|Title:||Change in smoking status during two consecutive pregnancies: A population-based cohort study|
|Authors:||Tran, Duong T|
Roberts, Christine L.
Jorm, Louisa R
|Citation:||Tran DT, Roberts CL, Seeho S, Jorm LR, Havard A. Change in smoking status during two consecutive pregnancies: A population-based cohort study. BJOG 2014, 121(13):1611-1620|
|Abstract:||Objective: To investigate changes in tobacco smoking in two consecutive pregnancies and factors associated with the change. Design: Population-based cohort study. Setting: New South Wales, Australia, 2000-2010 Population: 183,385 women having first and second singleton pregnancies. Methods: Descriptive and multivariable logistic regression analyses of perinatal data linked to hospital admission data. Main outcome measures: Proportion of women smoking during their first pregnancy who quit by their second, and of women not smoking in their first pregnancy who did smoke during their second. Results: Among 22,761 smokers in the first pregnancy, 33.5% had quit by their second. Among 160,624 non-smokers in their first pregnancy, 3.6% smoked during their second. Women who aged ≥25 years, were married, born in a non-English speaking country, used private obstetric care, and lived in a socio-economically advantaged area were more likely to quit or less likely to start smoking in the second pregnancy. Smokers who had gestational hypertension (adjusted odds ratio and 95% confidence interval: 1.36, 1.23-1.51), a large-for-gestational-age infant (1.66, 1.46-1.89), and a stillbirth (1.44, 1.06-1.94) were more likely to quit, whereas smokers whose infant was small-for-gestational-age (0.65, 0.60-0.70) or admitted to special care nursery (0.87, 0.81-0.94) were less likely to quit. Among non-smokers in the first pregnancy, the risk of smoking in second pregnancy increased with late antenatal attendance (e.g. ≥26 weeks, 1.30, 1.14-1.48), gestational diabetes (1.25, 95%CI 1.07-1.45), preterm birth (e.g. spontaneous 1.25, 1.10-1.43), caesarean section (e.g. 2 prelabour 1.13, 1.01-1.26), and infant small-for-gestational-age (1.37, 1.26-1.48) or required special care nursery (1.14, 1.06-1.23). Inter-pregnancy interval of ≥3 years was associated with either change in smoking status. Conclusions: Most smokers continue to smoke in their next pregnancy, even among those who experienced poor outcomes. Intensive interventions should be explored and offered to women at the highest risk.|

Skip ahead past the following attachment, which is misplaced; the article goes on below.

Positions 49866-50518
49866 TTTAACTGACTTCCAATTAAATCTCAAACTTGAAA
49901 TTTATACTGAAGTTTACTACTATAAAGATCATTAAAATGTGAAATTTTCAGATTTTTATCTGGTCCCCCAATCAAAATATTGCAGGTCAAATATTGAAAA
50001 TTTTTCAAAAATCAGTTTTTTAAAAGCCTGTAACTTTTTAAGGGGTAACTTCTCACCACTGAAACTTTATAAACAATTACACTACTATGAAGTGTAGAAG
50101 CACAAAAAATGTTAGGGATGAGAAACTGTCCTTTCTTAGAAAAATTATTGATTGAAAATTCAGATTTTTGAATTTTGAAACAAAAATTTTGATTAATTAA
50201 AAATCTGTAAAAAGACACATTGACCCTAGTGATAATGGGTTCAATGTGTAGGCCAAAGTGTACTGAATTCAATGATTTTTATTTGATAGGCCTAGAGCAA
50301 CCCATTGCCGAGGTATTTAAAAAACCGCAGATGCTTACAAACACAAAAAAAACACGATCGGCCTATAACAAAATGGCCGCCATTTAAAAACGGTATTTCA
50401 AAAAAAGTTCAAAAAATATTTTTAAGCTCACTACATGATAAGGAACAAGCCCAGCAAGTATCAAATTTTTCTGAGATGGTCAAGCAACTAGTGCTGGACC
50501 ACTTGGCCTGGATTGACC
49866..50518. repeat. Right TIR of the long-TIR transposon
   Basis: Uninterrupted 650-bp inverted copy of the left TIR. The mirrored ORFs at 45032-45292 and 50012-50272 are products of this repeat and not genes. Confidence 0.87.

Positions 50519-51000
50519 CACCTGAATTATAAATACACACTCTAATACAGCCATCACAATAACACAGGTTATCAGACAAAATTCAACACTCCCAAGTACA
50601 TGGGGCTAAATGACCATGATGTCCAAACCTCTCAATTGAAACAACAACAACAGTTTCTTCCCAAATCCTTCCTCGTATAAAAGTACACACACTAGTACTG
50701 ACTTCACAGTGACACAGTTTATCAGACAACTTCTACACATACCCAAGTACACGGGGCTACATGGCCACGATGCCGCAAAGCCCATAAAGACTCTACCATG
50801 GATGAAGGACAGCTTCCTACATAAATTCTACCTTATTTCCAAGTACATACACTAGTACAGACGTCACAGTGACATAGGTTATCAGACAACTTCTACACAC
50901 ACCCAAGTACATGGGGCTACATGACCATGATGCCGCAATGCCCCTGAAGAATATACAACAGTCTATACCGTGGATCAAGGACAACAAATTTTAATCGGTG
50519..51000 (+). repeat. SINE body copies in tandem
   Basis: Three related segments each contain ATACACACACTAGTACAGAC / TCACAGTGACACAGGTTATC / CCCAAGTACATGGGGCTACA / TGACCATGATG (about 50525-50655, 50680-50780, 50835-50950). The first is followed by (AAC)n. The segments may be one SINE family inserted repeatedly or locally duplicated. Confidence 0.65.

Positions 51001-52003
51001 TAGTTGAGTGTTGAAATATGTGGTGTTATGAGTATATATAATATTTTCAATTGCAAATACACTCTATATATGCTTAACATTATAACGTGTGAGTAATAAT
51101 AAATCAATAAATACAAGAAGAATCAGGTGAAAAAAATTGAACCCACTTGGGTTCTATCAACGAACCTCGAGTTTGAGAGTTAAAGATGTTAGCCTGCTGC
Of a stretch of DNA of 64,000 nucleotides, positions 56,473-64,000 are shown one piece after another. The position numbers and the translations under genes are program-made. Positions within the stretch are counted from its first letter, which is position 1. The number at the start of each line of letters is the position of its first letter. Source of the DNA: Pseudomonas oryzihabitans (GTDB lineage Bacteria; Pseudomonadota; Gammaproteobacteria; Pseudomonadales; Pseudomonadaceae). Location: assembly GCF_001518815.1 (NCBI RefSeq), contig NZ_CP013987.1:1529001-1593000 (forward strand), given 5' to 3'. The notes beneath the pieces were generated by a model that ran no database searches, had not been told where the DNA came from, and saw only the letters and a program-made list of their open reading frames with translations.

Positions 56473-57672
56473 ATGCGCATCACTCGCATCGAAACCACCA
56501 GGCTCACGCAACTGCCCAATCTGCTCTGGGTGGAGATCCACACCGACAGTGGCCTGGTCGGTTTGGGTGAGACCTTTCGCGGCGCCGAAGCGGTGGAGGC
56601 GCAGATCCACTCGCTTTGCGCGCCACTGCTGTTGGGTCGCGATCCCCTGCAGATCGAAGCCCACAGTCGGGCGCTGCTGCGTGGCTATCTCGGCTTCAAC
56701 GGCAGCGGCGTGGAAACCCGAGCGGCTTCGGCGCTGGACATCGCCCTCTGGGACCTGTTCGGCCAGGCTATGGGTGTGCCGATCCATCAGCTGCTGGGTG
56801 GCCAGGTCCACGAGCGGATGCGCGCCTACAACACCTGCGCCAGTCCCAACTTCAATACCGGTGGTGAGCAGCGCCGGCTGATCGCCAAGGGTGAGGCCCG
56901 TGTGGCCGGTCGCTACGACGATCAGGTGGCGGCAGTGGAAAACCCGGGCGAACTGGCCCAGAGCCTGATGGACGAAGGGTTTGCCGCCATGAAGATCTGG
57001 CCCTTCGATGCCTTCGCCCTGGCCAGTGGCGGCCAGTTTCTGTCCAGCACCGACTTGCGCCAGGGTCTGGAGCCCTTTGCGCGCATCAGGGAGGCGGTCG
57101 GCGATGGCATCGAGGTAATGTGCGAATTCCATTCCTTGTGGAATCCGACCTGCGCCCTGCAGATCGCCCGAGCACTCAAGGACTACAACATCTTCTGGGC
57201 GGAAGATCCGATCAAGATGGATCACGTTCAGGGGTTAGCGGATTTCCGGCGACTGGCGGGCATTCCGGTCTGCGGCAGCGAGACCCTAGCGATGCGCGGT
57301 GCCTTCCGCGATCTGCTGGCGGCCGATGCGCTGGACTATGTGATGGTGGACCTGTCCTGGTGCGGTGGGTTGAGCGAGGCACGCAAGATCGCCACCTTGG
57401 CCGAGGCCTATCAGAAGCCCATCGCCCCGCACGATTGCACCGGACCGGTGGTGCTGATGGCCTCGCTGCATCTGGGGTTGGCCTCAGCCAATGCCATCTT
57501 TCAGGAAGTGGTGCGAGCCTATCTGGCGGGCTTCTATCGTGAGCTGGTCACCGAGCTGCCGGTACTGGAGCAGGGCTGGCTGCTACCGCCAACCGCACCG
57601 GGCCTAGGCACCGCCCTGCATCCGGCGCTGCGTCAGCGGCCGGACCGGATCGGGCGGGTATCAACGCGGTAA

|Type of Work:||Article|
|Type of Publication:||Pre-print|
|Appears in Collections:||Healthy Start to Life|
|Tran_2014_BJOG_ChangeSmokingStatus_pre-proof.pdf||450.02 kB||Adobe PDF|
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